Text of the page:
The works of acclaimed composer and baritone Damien Geter range from chamber ensembles to the operatic stage and the television screen. Geter infuses various musical styles from the Black diaspora into his compositions to further the cause for social justice. His Cantata for a More Hopeful Tomorrow, a new collaborative film project with The Washington Chorus, soprano Aundi Marie Moore, and filmmaker Bob Berg, premiered on November 14, 2020 and focuses on the struggles of the pandemic while connecting more specifically with the BIPOC community and offering a message of hope. In addition to his roles as a composer and baritone, Geter servers as Artistic Advisor to both the Resonance Ensemble and Portland Opera.
Many of your works are written for/include choir. What is the importance of the human voice in your works?
Emotions are expressed through sound. People cry when they are upset, laugh when they are happy, etc. Because the voice is a part of one’s body, there is an innate connection to the instrument. As a singer who also plays various instruments, I feel that voice is the most vulnerable instrument because it lives within. When we express ourselves through singing, emotions are made manifest. There is a humanity in singing–especially choral singing. And because of this, given the subject of many of my pieces which deals with the human experience, I find that the easiest way to express these issues is through the voice. In my latest vocal work, for example, I use the soprano soloist as the voice of hope. Communication of the text in conjunction with the beauty of the human voice creates a partnership that bonds the commonalities of humanity.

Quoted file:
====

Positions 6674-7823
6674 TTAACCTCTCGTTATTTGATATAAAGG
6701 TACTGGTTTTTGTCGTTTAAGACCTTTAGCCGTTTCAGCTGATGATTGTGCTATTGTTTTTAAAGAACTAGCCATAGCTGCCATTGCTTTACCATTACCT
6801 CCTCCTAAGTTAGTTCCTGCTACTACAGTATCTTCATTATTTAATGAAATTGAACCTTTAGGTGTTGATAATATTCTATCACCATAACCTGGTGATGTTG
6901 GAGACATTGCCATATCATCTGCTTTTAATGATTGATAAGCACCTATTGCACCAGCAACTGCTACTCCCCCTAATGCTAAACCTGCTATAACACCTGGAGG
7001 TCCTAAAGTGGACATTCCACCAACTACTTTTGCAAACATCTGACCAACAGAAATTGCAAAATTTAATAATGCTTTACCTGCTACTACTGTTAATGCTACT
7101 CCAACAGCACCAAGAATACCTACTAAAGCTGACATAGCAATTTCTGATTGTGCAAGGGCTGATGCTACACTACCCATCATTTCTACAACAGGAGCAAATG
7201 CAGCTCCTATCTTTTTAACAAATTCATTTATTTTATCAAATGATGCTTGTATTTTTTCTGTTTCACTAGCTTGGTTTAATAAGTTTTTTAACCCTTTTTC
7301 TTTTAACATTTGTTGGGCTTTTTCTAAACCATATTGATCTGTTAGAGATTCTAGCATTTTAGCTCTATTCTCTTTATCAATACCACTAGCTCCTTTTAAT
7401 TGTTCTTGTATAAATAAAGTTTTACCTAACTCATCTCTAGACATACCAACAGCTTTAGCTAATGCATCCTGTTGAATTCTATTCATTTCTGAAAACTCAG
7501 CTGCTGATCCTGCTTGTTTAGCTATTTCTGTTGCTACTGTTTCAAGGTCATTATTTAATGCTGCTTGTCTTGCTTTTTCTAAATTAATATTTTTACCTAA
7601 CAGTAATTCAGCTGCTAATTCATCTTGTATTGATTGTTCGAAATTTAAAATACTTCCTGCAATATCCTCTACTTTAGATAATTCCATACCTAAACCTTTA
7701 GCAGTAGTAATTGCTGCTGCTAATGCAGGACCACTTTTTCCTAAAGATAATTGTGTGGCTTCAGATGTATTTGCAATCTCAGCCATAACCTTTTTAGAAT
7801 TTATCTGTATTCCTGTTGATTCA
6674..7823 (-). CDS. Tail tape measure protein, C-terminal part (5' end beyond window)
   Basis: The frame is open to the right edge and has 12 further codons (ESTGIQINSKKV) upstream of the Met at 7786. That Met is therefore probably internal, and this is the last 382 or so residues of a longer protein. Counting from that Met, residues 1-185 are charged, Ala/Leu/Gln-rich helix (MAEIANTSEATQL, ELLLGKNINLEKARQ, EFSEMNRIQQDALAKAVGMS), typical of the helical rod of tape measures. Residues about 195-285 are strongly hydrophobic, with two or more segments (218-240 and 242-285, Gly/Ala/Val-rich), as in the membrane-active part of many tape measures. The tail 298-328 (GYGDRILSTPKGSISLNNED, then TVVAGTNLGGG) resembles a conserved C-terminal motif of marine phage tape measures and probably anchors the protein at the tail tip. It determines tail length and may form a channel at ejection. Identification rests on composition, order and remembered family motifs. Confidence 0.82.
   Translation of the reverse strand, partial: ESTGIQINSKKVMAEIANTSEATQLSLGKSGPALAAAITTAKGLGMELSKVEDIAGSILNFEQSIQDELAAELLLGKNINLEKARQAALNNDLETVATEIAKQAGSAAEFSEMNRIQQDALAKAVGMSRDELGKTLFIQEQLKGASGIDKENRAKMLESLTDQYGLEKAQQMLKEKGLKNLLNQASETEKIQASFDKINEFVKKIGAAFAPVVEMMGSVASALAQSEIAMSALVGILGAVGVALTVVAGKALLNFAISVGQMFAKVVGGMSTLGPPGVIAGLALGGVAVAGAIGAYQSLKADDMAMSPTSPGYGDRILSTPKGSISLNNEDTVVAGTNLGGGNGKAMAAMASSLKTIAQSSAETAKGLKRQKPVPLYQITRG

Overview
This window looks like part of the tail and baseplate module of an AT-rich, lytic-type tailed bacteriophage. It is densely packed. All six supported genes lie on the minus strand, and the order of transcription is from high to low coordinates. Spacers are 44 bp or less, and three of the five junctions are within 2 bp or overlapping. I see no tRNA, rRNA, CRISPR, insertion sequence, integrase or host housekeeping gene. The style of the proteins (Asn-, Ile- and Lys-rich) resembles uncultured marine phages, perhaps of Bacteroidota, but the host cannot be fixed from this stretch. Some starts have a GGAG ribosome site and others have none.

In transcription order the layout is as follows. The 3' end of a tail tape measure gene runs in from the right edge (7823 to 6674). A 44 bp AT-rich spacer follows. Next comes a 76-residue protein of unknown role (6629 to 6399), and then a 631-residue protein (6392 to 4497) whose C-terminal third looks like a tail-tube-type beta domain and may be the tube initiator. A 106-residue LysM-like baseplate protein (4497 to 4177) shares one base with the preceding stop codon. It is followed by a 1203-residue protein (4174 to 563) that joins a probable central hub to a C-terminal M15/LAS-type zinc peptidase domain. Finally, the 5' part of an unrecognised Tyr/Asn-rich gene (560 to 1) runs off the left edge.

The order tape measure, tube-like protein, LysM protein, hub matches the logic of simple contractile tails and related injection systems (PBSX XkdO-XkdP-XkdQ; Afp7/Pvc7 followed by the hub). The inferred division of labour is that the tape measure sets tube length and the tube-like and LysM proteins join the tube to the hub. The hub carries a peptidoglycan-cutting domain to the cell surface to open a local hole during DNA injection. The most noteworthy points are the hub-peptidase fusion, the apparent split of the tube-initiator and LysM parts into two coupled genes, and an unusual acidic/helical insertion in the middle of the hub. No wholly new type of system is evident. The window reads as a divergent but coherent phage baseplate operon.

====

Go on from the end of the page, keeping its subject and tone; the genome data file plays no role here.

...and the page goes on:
After being asked to consider several Bach Cantatas as inspiration for Cantata for a More Hopeful Tomorrow, you settled on Cantata BWV 12. What was it specifically about this Cantata that drew you to it?
When Artistic Director Eugene Rogers asked me to write something for The Washington Chorus, we knew that we wanted to build on a pre-existing piece. After listening to several Bach chorales and other pieces, I landed on BWV 12 for two reasons. 1) In the opening chorus, we hear a passacaglia, or repeated bass figure. This would be one of the ways I connected Cantata for a More Hopeful Tomorrow to the original Bach. Sometimes, I used the passacaglia in its original state. Other movements see different iterations of it. For example, in the third movement, I used the passacaglia in retrograde inversion. It was fun for me to see if Eugene was able to find the passacaglia! And 2) the Bach cantata begins in a state of despair and moves towards a more hopeful outlook. This was the same trajectory I wanted to achieve in my piece.
The challenges of collaboration on a film project are hard to balance, with multiple aspects and artistic visions. What unique challenges did collaborating on Cantata for a More Hopeful Tomorrow bring during the pandemic?